Most Recent Articles In People
Latest People Articles
- Children’s Hair-Care Brand SoCozy Taps Denise James
- David S. Taylor Named President and Chief Executive Officer at Procter & Gamble
- David Taylor Named President, CEO of P&G
More Articles By
WASHINGTON D.C. — For historian David McCullough, two-time winner of both the Pulitzer Prize and the National Book Award, the fall launch of the 2012 presidential race is anything but edifying.
“This current campaign is such a clown show. One is very inclined to throw up one’s hands in disbelief and despair,” laments McCullough, 78, who was recently in town to receive the French-American Cultural Foundation’s Lafayette Prize over dinner at the French Embassy. “These debates look like a garish TV game show. From the networks’ standpoint, the more the candidates look like buffoons and parade their ignorance, the more viewers they attract. But you have to ask yourself if these are attributes we want in those aspiring to the most difficult position in the world. It doesn’t seem to faze people yet. Perhaps we have to wait for the circus to leave town.
This story first appeared in the November 21, 2011 issue of WWD. Subscribe Today.
“When I think of Jefferson, Lincoln, John Quincy Adams, both Theodore and Franklin Roosevelt — these were men of ability, intelligence and an idea of responsibility,” he observes. “You have to pull back a little. We have these candidates mocking the elite as if being well educated and well trained in a profession is somehow an obnoxious accomplishment. And yet these same people who might cheer candidates who mouth blather will also hold down two jobs to be able to send their children and grandchildren to college.”
When he’s not home writing books, McCullough, accompanied by his wife Rosalee, travels across the country lecturing on the importance of education. In his most recent book, “The Greater Journey: Americans in Paris,’’ he chronicles the lives of a handful of young Americans including Oliver Wendell Holmes, Charles Sumner, Edward Morse and James Fenimore Cooper, who traveled to Paris in the 1800s to improve their access to quality education.
Today, he says, “The cultural capital of the Western world is no longer Paris, it’s New York and it’s been New York since the end of World War II.” In considering both venues, McCullough seeks to widen the net of what accounts for history.
“History is not just politics and the military; it’s much more. It’s art, music, science, medicine, finance, poetry, opera. It’s the full spectrum of ideas and the human spirit,” he explains. “When Harriet Beecher Stowe talks about why Paris gets through to her in a way she never expected, it isn’t just that it’s beautiful or even that people there take beauty seriously. Paris brings out feelings of the love of beauty that her Calvinist, New England upbringing had suppressed and denied her.”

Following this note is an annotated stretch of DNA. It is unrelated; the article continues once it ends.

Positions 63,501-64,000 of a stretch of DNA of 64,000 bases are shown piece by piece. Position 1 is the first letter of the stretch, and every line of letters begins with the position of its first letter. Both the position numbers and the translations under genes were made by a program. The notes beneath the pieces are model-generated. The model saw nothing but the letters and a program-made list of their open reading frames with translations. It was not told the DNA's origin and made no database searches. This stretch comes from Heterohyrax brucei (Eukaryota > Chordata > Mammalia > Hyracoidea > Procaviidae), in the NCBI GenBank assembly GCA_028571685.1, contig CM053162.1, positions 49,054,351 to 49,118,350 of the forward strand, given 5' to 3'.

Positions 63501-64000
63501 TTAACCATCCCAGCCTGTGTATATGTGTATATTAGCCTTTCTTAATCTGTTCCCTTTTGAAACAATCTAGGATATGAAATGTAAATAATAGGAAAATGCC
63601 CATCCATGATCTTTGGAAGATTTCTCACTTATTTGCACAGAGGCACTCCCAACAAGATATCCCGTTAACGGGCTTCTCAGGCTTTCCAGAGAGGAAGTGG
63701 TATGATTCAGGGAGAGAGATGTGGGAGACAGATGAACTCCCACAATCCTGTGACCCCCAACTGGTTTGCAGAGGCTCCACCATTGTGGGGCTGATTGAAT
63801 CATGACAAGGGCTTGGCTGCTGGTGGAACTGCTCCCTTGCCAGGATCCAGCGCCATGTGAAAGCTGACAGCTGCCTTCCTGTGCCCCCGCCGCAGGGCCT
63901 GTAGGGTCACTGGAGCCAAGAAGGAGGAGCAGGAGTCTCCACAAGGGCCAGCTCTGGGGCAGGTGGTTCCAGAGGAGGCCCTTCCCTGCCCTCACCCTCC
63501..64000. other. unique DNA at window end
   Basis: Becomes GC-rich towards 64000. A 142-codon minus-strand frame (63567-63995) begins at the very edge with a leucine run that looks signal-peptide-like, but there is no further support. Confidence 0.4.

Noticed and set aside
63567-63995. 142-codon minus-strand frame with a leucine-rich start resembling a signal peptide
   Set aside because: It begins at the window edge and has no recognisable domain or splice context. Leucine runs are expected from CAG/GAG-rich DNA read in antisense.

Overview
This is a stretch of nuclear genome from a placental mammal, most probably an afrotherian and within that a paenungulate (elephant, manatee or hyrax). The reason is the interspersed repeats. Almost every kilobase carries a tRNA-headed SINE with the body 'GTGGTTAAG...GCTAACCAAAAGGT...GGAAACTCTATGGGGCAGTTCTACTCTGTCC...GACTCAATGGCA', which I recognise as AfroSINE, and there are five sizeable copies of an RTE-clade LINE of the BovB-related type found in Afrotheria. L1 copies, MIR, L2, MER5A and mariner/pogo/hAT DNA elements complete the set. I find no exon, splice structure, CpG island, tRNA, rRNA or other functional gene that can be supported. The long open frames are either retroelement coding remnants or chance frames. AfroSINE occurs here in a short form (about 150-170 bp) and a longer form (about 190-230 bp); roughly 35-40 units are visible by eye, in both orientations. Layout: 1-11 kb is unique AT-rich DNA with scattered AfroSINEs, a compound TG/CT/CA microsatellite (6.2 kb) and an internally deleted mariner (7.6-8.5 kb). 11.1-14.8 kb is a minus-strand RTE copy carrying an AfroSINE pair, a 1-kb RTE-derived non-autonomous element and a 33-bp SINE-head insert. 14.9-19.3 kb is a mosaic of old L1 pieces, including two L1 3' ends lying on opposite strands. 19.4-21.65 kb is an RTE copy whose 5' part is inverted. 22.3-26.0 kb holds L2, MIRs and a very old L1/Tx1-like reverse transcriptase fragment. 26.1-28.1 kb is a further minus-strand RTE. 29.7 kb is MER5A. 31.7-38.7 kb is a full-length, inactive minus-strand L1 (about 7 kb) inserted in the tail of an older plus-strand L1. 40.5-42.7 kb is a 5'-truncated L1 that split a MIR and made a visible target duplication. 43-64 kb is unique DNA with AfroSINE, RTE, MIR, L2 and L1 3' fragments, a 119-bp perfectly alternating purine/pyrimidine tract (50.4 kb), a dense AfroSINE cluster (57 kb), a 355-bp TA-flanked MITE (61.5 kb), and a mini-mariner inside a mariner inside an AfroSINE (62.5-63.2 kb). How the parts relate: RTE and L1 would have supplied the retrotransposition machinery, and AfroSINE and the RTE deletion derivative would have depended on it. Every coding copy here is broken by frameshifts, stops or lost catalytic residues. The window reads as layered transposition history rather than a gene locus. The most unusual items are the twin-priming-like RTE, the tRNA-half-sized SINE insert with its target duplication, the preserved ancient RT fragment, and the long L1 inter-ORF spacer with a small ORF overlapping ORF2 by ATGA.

Among the aspects of the current American scene that trouble him most is the influence of what he calls “so-called culture,” defined as “the product of the mass media frenzy and exhibitionism, and, really sad to say, vulgar show-offs.”
McCullough is adamant that his own optimistic disposition can hold out against this onslaught. “There’s a lot to lead us to believe we are a civilization in decline. I personally refuse to accept that. I don’t think we’re past recovering our equilibrium and continuing to improve. If you look at medicine, we are phenomenal, and we have made such progress in our lifetime, it’s almost breathtaking. While we’re doing a very poor job of educating our children, where our results are substandard and way down from where we were, our universities are the best in the world.
“There are wonderful leaders who are not in politics,” he continues. “Rick Levin, the president of Yale, is the greatest president Yale has ever had. Richard Moe, retired president of the National Trust of Historic Preservation, transformed the whole institution. He was marvelous. And Rebecca Rimel, president of the Pew Charitable Trusts, is fantastic.”
Above all, McCullough finds comfort in what he calls “the least appreciated of the arts — a presence in all our lives all the time — architecture.”
“Jefferson’s lawn at the University of Virginia is one of the most brilliant of American works of art; Trinity Church, Henry Richardson’s great design on Copley Square in Boston; The Woolworth building, underappreciated in New York, and Grand Central Station is fantastic. I love the architecture of places like Nantucket and Charleston, where the scale is so human and humane.”
Best of all, McCullough loves his own neighborhood. “I live in Back Bay, Boston,” he says. “It is a delight to take my morning walks in this neighborhood. The infinite delight of 19th century architecture surpasses anything in the country and it was all built after the Civil War.”